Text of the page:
Formed within air/material inlet connection 134 is a air/material flow passageway designated generally 138 which is generally circular and is horizontally disposed at the end thereof remote from receptacle 100. The end of air/material inlet connection 134 and air/material flow passageway 138 remote from receptacle 100 is designated generally 140 in the drawings and is referred to hereinafter sometimes as a first end 140 of air/material flow passageway 138.
The horizontal portion of air/material flow passageway 138 is designated generally 142 and extends to a point of termination defined by a deflection member 144 which may be formed integrally as a portion of casting 132 but is more preferably provided as a plate secured in place by suitable bolts engaging tapped holes in casting 132. Deflection member is preferably a steel plate, providing additional hardness over the preferable aluminum of which casting 132 is cast. Providing deflection member 144 as a bolted-in-place steel plate facilitates removal and replacement of member 144 when required due to wear or in the event a clog develops in air/material flow passageway 138.
A vertically extending portion of air/material flow passageway 138 is designated generally 148, extends downwardly from deflection member 144 into the cylindrical interior of receptacle 100 and opens specifically into the interior of a baffle enclosure which is designated generally 150 in the drawings and which has resident therewithin a baffle designated generally 152.
Baffle 152 illustrated in more detail in FIGS. 24 and 25 is generally "cross" shaped and includes a base portion 256 of the general cross shape and a pair of upstanding mounting ears 258. Baffle 152 fits within baffle enclosure 150 which is preferably fabricated of sheet metal and is of generally rectangular solid configuration in appearance. Baffle enclosure 150 has a generally rectangular top 266 which includes a large aperture 260 for communication between the interior of baffle enclosure 150 and the unnumbered outlet of vertical portion 148 of air/material flow passageway 138. The two smaller, unnumbered apertures in top 266 of baffle enclosure 150, illustrated in FIG. 26, are provided to facilitate securing baffle enclosure 150 and baffle 152 contained therewithin in place, preferably using suitable bolts entering tapped holes in casting 136. These holes have not been shown in the drawings to facilitate drawing clarity.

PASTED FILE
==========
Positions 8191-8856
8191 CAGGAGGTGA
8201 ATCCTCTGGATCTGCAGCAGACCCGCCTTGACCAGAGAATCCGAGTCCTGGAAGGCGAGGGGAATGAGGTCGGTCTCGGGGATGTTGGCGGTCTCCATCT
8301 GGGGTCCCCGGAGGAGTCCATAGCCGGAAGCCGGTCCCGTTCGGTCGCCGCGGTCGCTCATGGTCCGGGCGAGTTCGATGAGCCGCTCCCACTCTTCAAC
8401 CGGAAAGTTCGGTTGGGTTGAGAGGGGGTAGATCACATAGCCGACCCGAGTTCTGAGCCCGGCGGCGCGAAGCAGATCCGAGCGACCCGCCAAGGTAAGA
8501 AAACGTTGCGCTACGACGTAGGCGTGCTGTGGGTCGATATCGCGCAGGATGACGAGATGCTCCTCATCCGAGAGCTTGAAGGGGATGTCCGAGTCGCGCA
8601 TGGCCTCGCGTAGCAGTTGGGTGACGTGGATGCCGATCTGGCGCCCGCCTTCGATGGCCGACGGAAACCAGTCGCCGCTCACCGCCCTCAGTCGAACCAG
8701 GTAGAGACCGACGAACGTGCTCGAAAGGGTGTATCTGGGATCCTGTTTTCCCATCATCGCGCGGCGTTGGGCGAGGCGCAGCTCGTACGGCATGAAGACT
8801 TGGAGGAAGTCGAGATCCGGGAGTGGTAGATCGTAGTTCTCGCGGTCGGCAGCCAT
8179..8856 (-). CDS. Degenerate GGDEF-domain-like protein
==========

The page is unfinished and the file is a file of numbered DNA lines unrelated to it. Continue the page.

Baffle enclosure 150 further includes sides 262, which preferably extend generally perpendicularly from top 266, and canted bottom lips 264 which are effectively inwardly inclined extensions of bottom portions of sides 262. Lips 264 preferably extend inwardly at approximately a forty-five degree angle as illustrated in FIG. 27 and are relatively short in length respecting the vertical height of sides 262, as also illustrated in FIG. 27 and as depicted in dotted lines in FIG. 26.
Baffle 152 fits within baffle enclosure with nut and bolt combinations preferably being used to secure baffle 152 and baffle enclosure 150 together. The holes illustrated in ears 258 of baffle 152, as shown in FIG. 25, align with the holes in walls 262 of baffle enclosure 150, as illustrated in FIG. 27, to permit securement of baffle 152 in place within baffle enclosure 150 by nut and bolt combinations.
When baffle 152 is secured in place within enclosure 150, base or cross portion of baffle 152 fits within or is inboard of canted bottom lips 264 of enclosure 150. Hence, entrained granular plastic resinous material pellets entering baffle enclosure 150 via aperture 260 are moving in a vertically downward direction and encounter base portion 256 of baffle 152. As the pellets hit base portion 256 of baffle 152, the pellets lose some of their kinetic energy and bounce randomly, with an upward component of motion and contact either the interior of sides 262 or top 266 of baffle enclosure 150. Such contact causes the granular plastic resinous material pellets to lose further kinetic energy and to fall downwardly.
As these pellets fall downwardly they pass through space separating edges of base portion 256 and the interior surfaces of sides 262 and, upon falling further, contact the upwardly and inwardly facing surfaces of canted bottom lips 264 and then fall out of baffle enclosure 150 essentially due to their own weight.
Pellets that fall downwardly and come to rest on base portion 256 are jostled therefrom by additional pellets entering the baffle enclosure; these previously resting pellets migrate to the edge of cross portion 256 and fall over the edge, contacting the inner surface of bottom lips 264 and then fall into receptacle 100.